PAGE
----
By Joel Hall
To protect the interests of his Crazy Horse Saloon and Pink Pony South, strip club magnate Jack Galardi is suing the city of Forest Park for $70 million in damages. The suit, which his attorney said was filed Friday afternoon in federal court in Atlanta, also seeks an injunction against a new city adult-entertainment ordinance that club operators say greatly alters how adult businesses within the city can operate.
The new ordinance, passed March 23 by a 4-to-1 vote of the city council, prohibits lap dancing, close contact between entertainers and patrons, and dimmed lighting at adult clubs. The ordinance also bans the sale and consumption of alcohol at the clubs as of Jan. 1, 2010.
Galardi's suit argues that "the actions of [the] defendants are directed at the intentional and willful destruction of [the] plaintiff's business." Based on the property value and potential earnings of both the Pink Pony and the Crazy Horse Saloon, Galardi is demanding "compensatory damages in an amount to be determined at trial, but not less than $70 million."
Aubrey Villines, Galardi's attorney, said earnings at both the Pink Pony South and Crazy Horse Saloon have dropped 20 percent since the passage of the city's new adult ordinance. He said if both clubs were to close, 300 jobs would be lost, and a number of local alcohol and food distributors would be negatively impacted.
"People have been calling asking if we are open and wondering if they are going to be harassed," Villines said. "We're part of the economy. It has a domino effect on businesses in the community."
In addition to the federal lawsuit, Villines filed a separate lawsuit in Clayton County Superior Court on Thursday on behalf of the Pink Pony South. The suit seeks to find the city of Forest Park in contempt of a June 21, 2007 consent judgment in which Judge Deborah Benefield ordered that the city of Forest Park was "legally obligated" to grant the Pink Pony South both adult entertainment and liquor licenses.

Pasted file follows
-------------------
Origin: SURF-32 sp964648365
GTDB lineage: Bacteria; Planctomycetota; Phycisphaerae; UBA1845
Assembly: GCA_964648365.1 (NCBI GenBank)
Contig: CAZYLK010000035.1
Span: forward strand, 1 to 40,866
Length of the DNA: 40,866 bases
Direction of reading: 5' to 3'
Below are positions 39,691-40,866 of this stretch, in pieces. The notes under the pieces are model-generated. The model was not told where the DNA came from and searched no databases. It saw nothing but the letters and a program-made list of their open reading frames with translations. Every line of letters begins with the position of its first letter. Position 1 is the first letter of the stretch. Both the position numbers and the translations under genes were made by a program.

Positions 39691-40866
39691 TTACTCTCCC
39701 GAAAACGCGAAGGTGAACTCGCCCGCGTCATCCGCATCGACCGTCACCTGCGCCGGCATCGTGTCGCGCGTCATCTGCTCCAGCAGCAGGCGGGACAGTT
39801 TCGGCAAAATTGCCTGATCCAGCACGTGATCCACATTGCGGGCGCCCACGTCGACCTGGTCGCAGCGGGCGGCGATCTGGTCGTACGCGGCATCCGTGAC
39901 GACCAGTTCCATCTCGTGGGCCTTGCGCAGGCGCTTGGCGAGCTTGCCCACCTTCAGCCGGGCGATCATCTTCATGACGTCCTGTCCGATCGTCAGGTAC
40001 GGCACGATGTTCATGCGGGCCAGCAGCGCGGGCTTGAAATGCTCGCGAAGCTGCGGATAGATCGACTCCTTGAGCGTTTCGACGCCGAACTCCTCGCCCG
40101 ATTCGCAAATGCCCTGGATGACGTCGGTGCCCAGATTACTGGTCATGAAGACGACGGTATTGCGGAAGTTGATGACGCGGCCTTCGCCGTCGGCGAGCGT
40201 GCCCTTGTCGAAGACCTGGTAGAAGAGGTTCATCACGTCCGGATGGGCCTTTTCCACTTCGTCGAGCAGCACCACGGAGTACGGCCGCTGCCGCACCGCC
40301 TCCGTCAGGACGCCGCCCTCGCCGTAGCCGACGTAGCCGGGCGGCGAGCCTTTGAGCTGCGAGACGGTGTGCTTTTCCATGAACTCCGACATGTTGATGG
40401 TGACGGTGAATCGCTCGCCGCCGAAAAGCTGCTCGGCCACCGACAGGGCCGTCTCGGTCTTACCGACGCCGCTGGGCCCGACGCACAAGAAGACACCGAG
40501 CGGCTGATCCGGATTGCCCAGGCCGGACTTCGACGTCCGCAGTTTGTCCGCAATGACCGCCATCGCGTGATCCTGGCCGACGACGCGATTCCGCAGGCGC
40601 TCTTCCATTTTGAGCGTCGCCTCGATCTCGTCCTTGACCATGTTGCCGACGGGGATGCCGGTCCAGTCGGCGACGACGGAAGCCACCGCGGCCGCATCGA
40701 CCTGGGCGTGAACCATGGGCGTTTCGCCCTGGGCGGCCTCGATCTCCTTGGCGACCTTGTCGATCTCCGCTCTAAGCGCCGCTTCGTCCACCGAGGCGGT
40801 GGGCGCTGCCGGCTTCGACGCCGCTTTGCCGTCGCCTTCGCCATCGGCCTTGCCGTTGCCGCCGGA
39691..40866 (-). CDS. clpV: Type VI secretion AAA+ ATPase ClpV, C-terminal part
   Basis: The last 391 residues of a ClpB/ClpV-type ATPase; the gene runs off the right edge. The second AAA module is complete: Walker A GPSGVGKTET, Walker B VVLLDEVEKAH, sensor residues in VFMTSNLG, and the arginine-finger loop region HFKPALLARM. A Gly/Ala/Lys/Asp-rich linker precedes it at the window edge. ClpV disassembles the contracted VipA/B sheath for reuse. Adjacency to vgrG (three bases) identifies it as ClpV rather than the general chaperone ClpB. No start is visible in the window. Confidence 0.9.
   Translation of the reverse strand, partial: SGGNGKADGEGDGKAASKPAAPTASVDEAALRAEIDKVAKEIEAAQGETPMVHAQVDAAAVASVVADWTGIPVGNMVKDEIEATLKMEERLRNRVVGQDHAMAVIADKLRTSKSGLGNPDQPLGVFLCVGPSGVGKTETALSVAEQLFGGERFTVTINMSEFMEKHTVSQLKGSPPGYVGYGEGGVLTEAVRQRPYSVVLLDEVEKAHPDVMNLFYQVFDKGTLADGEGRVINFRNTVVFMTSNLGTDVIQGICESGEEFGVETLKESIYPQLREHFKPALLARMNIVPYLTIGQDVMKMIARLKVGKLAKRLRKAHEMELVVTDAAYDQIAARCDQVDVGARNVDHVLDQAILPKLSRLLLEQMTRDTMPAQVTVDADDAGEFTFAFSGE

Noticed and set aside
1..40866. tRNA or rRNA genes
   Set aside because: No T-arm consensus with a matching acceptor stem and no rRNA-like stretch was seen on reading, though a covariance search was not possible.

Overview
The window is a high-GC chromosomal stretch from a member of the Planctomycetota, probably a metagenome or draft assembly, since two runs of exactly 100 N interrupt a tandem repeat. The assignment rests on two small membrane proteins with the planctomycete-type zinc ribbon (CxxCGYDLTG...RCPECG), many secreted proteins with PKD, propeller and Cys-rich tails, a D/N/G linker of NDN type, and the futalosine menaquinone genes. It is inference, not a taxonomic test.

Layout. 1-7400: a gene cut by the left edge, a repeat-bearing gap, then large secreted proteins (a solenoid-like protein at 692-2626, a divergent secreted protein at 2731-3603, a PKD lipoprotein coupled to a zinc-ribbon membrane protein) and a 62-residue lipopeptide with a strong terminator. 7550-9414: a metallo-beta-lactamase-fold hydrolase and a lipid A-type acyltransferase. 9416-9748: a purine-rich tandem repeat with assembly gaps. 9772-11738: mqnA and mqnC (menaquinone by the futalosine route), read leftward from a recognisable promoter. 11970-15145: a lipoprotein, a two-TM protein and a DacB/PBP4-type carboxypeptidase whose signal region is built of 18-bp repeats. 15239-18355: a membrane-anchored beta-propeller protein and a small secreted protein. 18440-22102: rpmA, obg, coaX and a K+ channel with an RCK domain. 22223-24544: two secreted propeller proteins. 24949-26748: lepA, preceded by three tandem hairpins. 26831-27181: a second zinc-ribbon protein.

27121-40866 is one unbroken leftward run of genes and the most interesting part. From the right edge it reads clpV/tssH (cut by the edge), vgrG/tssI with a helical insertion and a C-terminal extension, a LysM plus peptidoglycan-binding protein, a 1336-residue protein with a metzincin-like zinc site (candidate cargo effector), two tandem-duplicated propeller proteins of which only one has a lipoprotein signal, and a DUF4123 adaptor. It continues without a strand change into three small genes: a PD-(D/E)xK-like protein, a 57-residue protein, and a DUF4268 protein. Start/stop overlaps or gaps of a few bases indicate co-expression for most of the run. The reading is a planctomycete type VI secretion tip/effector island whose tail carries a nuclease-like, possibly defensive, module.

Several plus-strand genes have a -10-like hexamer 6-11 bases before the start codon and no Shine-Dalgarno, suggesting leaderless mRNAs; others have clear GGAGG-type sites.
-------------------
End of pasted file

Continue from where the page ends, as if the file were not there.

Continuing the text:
Councilwoman Sparkle Adams, who seconded a motion to approve the city's new adult entertainment ordinance, said she believes the ordinance was drafted in the best interest of the public.
"The city manager, the city attorneys, the chief of police and his staff, got together and they did a lot of research," said Adams. "There were loopholes in the law. We cleaned up our ordinances. It wasn't targeted towards any specific entity or person."
While the new ordinance prohibits entertainers from "solicit[ing] any pay, or gratuity, from any patron," Adams said the ordinance does not ban tipping. While the ordinance states "no patron shall directly pay, or give any gratuity to, any adult entertainer," she said entertainers can still receive tips indirectly.
"It's not saying that you cannot tip, it's saying that they cannot put it on their person," Adams said. "The tips are given for their performance, just like in a restaurant."
Villines said comparing restaurant tipping to strip club tipping was "a bad analogy."
"If there is no personal service you can identify, you will typically put it in a tip jar," he said. "How are you going to get tips directly or indirectly if you can't solicit for them?"
Councilman Donald Judson, who voted against the ordinance, was reached on Friday, but said he had no knowledge of the lawsuits and couldn't comment. Councilwoman Debbie Youmans, who motioned to approve the ordinance, as well as councilwomen Linda Lord and Maudie McCord, who both voted in favor of the ordinance, could not be reached for comment on Friday.
Forest Park City Manager John Parker said he had not received either lawsuit on Friday. He said Galardi has "a perfect right to enter those suits, but we have a right to defend what we have done.
"The ordinance that was developed for the city in regards to adult entertainment does not violate any federal or constitutional rights known to us," Parker said. "This ordinance was not aimed at any particular organization or group ... it was a general ordinance to govern all of those activities.
"This is both a health and a safety issue," he added. "This does not stop tipping or the exchange of monetary funds. It's just the manner in which the funds are transmitted."